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Navy to trade new technology for old to help avoid ship collisions

Damage to the left side is visible as the destroyer USS John S. McCain steers towards Changi Naval Base, Singapore, following a collision with a merchant vessel on Aug. 21, 2017. The Navy is replacing touch-screen throttles and helms on destroyers with hand-held ones after determining that the McCain's controls caused confusion that contributed to the collision.

JOSHUA FULTON/U.S. NAVY

By SCOTT WYLAND | STARS AND STRIPES Published: August 12, 2019

The Navy is replacing touch-screen throttles and helms on destroyers with hand-held ones after determining that the state-of-the-art controls caused confusion that contributed to the USS John S. McCain’s deadly collision in 2017.

Steering and speed controls will revert to manual versions in the next two years on destroyers equipped with the Integrated Bridge and Navigation Systems, according to USNI News.

It’s part of a push by the Navy to overhaul bridges in every class to help avoid accidents like the McCain’s and USS Fitzgerald’s, which together killed 17 sailors. Sailors stated in surveys after the collisions that they preferred the older, hand-held controls to steer and adjust speed, USNI News said.

One Navy leader appeared to agree that newer technology isn’t always better.

Electronic throttles and helms fall in the “just because you can doesn’t mean you should category,” Vice Adm. William Galinis, head of surface-ship construction, was quoted by USNI News as saying at an industry conference in San Diego last week.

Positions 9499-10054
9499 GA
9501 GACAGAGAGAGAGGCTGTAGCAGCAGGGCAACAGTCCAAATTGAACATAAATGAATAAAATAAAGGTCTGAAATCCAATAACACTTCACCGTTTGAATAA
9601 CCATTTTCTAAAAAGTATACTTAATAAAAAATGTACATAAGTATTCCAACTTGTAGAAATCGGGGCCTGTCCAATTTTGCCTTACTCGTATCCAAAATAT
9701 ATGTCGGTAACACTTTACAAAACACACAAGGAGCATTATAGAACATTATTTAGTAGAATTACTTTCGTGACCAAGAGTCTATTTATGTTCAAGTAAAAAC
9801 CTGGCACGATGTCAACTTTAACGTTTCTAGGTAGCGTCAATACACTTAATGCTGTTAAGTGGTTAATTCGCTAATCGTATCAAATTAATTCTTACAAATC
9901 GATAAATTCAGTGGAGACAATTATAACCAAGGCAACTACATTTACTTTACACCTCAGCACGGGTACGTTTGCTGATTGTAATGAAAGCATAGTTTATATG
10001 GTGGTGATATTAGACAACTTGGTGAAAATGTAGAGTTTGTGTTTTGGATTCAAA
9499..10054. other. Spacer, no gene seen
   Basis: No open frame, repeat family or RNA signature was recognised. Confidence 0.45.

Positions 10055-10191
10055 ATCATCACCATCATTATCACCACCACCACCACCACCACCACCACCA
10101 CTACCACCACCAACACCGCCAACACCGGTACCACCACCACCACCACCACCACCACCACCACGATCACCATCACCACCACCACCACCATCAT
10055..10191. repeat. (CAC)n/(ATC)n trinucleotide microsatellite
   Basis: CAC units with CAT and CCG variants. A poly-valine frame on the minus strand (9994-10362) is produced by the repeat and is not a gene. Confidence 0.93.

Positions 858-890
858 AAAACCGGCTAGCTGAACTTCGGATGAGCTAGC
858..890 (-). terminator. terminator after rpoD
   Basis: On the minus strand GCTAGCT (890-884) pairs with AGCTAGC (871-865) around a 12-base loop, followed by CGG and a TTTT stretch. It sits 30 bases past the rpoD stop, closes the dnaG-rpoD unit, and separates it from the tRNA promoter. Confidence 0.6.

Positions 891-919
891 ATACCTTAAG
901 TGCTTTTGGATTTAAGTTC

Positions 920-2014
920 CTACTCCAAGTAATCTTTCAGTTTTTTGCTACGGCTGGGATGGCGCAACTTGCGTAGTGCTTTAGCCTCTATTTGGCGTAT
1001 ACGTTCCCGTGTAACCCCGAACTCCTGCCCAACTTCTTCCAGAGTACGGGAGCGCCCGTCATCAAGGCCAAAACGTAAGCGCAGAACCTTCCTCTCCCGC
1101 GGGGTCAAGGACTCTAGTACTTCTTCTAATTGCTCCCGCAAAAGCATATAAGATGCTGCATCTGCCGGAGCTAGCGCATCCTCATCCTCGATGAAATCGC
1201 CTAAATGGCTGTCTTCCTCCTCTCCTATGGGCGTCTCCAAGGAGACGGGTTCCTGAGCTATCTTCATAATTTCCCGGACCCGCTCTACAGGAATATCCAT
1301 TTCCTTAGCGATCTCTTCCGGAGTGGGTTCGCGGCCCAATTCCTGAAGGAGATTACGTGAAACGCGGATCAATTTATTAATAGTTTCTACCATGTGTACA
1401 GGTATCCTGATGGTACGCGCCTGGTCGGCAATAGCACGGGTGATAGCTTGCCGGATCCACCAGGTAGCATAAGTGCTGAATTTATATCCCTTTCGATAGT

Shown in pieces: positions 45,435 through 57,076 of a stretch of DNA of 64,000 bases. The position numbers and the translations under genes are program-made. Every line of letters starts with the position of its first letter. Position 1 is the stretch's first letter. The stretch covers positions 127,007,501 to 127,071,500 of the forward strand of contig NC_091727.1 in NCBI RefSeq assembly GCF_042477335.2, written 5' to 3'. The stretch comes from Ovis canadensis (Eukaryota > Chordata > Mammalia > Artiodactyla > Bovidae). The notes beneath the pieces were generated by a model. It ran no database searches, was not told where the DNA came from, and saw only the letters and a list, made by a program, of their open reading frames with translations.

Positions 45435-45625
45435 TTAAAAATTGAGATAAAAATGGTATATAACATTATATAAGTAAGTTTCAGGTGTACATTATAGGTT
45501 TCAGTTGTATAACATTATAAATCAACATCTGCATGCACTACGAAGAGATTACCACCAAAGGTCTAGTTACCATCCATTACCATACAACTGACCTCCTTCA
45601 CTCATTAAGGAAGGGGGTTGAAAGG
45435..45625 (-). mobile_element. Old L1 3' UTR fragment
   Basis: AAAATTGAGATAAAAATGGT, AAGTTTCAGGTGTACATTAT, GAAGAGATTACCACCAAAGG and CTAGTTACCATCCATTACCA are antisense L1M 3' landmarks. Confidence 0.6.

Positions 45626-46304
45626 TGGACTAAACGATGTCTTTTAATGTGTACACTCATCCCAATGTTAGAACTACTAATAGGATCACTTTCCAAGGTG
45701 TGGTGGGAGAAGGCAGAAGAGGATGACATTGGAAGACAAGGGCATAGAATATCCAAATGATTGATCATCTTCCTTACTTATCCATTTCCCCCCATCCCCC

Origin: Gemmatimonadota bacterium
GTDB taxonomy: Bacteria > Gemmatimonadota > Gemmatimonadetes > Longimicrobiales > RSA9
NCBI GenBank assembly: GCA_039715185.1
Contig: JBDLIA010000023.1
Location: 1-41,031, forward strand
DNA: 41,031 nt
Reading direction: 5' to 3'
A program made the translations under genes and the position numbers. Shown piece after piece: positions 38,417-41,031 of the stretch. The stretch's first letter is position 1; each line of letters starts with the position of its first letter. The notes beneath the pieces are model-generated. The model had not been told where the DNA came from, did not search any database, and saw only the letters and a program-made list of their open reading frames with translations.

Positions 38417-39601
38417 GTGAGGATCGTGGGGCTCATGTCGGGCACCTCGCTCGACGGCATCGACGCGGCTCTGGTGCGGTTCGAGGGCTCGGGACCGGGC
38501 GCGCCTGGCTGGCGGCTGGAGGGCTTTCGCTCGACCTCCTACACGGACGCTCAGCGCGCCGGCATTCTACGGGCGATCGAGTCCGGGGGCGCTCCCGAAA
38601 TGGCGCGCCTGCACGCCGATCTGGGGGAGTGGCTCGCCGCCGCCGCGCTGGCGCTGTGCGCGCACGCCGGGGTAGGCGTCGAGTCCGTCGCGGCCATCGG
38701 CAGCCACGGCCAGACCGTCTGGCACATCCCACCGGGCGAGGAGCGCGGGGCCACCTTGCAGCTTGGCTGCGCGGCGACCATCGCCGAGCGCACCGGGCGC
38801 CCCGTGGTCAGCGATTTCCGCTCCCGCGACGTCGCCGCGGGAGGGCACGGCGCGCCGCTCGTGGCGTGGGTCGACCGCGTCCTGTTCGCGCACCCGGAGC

The first destroyer scheduled to undergo the change will be the USS Ramage in the summer of 2020, Navy Sea Systems Command said

Unfamiliar electronic controls were just one factor when the McCain collided with a tanker in the Singapore Strait.

Some sailors were poorly trained and unfamiliar with the equipment, the bridge crew had averaged less than five hours of rest in the 24 hours leading up to the collision, and there was a lack of coordination between the commander, deck officers and crew members, a National Transportation Safety Board report said.

An officer’s unorthodox request to operate the helms and throttles separately also caused confusion, the NTSB report said.

Sailors increased speed on one side of the destroyer rather than both sides, causing it to veer sharply into the path of the commercial vessel that struck it.

Had the sailors had manual controls instead of touch screens, they would have detected problems immediately and been less likely to conflict with each other, it said.

Switching to manual controls will be fairly straightforward, Galinis told USNI News.

“We’re already in the contracting process, and it’s going to come on almost as a kit that’s relatively easy to install,” Galinis said.

wyland.scott@stripes.com
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